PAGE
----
In an earlier post, I explained that the ‘dolphin’ lampposts did not really represent true dolphins, or even porpoises, but sturgeons, although most people – including me – persist in calling them dolphin lampposts. But this blog post is all about true dolphins. The two evocative sculptures of dolphins with acrobatic children were designed in 1973 and 1975 by David Wynne (1926-2014). Wynne made numerous sculptures of animals and he knew what he was doing. He had read zoology at Trinity College, Cambridge, and for the dolphin sculptures he spent hours under water studying the movements of dolphins. That is not to say that his work was favourably received by all; some considered him an upstart who ‘never even went to art school’. Personally, I could not care less whether anyone follows the accepted educational route, or manages to get to the end result by a circuitous or unlikely route; it is the result that counts and Wynne certainly manages to impress me with his work. A lot has been written about him and his work, so I will just post the photos I took of his two dolphin sculptures: the boy at Cheyne Walk and the girl near the Tower. The weather was not all that brilliant, although the raindrops on the boy’s body suggest even more the watery dolphin environment than sunshine would do. You can find better quality pictures online, but these will have to do for this post. If you want to read more about Wynne or his work, some links can be found at the bottom of this post.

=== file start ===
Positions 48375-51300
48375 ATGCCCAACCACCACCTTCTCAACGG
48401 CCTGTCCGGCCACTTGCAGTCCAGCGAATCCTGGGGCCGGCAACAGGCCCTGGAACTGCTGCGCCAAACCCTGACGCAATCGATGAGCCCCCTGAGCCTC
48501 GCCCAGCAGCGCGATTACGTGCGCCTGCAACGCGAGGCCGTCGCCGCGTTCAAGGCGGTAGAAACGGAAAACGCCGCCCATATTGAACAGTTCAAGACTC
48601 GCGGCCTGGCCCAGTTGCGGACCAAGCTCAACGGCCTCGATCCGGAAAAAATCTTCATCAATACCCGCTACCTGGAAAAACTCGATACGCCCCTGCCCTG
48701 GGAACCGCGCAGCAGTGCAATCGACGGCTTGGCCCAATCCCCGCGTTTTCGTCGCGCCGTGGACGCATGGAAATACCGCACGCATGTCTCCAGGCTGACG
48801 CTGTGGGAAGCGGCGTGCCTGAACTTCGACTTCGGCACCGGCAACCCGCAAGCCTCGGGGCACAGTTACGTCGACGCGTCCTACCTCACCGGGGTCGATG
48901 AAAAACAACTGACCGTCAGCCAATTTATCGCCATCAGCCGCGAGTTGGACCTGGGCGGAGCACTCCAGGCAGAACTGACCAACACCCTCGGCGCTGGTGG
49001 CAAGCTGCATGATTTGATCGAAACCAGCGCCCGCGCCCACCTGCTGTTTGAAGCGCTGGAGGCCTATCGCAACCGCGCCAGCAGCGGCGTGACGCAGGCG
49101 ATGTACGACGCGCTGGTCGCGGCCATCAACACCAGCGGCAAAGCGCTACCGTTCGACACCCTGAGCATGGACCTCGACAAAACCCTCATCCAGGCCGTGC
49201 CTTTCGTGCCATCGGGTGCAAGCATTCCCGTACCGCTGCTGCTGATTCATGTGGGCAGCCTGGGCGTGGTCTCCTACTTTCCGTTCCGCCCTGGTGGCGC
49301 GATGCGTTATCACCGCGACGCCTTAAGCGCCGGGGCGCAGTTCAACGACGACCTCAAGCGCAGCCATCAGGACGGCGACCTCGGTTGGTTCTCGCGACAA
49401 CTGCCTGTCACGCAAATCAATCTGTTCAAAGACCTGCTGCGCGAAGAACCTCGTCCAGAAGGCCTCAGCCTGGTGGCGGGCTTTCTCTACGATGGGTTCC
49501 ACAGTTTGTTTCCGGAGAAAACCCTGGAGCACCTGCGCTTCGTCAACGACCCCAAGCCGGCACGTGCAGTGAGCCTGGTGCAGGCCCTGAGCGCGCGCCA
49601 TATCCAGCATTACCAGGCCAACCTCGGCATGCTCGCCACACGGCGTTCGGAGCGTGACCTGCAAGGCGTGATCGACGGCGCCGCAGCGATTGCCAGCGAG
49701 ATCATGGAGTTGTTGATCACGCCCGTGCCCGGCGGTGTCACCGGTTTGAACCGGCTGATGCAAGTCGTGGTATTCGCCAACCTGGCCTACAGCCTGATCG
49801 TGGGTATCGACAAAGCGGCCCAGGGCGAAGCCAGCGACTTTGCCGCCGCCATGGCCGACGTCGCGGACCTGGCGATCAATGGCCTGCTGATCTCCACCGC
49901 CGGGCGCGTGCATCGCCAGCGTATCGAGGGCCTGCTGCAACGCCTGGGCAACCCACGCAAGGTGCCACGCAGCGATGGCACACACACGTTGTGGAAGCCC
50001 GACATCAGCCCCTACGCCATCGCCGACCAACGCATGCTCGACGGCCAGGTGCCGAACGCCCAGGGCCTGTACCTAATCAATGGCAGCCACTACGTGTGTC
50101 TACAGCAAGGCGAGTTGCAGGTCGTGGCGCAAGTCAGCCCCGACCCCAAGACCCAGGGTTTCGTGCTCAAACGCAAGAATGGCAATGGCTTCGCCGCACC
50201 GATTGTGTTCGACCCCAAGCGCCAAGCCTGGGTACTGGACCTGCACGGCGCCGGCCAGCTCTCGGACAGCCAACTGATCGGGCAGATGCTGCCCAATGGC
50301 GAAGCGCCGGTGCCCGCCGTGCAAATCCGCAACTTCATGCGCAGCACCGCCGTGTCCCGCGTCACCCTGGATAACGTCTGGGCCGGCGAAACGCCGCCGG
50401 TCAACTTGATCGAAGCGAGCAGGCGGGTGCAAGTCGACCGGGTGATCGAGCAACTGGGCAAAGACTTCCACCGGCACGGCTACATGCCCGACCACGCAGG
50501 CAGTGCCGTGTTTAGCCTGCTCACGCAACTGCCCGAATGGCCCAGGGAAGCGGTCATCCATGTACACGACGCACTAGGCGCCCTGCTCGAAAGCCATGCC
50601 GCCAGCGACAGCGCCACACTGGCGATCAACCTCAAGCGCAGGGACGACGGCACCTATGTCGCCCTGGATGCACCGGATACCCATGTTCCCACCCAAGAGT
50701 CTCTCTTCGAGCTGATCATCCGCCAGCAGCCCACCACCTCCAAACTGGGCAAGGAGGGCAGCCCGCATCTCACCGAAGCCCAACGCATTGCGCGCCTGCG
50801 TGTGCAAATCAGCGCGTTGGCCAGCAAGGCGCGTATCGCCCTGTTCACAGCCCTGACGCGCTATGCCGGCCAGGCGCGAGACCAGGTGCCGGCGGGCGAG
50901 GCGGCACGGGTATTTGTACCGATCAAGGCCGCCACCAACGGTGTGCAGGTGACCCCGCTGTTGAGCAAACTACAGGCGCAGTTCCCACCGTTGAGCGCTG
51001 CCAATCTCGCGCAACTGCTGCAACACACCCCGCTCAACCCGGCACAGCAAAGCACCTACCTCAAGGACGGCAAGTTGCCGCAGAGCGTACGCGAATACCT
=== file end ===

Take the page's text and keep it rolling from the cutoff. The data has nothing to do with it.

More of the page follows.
View from the Mirror
Small silver version of Boy with Dolphin
Book: Jonathan Stone, The Sculpture of David Wynne 1974-1992 (1993)
Book: David Elliott, Boy with a Dolphin: The Life and Work of David Wynne (2010)